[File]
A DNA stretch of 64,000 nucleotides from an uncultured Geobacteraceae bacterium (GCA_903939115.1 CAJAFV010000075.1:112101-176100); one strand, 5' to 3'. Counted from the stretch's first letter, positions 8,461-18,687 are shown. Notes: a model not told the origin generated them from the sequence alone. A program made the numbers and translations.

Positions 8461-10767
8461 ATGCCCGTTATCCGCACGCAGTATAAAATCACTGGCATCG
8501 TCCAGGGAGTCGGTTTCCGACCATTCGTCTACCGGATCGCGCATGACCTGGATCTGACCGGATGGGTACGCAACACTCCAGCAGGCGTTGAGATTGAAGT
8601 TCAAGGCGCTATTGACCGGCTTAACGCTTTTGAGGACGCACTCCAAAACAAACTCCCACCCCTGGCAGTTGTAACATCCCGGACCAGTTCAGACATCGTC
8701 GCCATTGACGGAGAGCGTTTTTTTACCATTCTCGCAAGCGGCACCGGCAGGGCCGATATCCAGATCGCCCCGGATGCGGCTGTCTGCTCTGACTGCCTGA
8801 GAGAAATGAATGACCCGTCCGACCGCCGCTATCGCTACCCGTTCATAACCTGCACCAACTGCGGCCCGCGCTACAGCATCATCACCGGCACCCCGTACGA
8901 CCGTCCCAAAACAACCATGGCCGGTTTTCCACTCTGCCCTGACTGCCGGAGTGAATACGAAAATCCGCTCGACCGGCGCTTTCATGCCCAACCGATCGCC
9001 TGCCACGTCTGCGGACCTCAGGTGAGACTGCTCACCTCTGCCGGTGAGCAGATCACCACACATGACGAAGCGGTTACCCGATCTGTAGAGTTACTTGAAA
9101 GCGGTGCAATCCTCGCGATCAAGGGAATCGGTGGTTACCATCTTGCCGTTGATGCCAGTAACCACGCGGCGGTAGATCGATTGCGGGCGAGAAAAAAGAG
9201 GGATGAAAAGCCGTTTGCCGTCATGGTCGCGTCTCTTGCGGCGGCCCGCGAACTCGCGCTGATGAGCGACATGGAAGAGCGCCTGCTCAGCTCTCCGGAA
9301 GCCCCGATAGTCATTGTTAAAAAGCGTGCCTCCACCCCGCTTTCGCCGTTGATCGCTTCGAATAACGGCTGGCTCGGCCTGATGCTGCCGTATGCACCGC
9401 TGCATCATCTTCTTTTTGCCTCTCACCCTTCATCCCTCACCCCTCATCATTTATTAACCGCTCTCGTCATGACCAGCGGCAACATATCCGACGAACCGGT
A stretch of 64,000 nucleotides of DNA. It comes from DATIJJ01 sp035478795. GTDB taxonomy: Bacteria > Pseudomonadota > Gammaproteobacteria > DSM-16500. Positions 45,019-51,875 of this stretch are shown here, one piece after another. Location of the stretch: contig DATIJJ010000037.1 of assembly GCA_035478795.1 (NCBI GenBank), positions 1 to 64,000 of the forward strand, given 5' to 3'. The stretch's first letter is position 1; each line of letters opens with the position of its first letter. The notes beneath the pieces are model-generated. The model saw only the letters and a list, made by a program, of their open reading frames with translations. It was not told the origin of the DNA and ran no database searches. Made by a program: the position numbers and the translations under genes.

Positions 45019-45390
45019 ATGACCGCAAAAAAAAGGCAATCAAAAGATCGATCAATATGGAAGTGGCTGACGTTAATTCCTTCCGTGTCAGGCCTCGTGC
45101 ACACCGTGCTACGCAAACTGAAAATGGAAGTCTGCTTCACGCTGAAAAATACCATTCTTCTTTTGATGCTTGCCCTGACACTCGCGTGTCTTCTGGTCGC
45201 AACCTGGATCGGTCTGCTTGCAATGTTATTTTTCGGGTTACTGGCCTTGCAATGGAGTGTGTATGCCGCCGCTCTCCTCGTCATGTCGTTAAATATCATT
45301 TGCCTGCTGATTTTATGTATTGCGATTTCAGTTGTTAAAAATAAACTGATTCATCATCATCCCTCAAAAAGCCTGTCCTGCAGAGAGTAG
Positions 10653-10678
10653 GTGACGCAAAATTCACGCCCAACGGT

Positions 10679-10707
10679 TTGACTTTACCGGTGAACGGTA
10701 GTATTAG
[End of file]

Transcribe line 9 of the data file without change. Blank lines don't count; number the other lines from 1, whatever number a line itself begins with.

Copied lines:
9001 TGCCACGTCTGCGGACCTCAGGTGAGACTGCTCACCTCTGCCGGTGAGCAGATCACCACACATGACGAAGCGGTTACCCGATCTGTAGAGTTACTTGAAA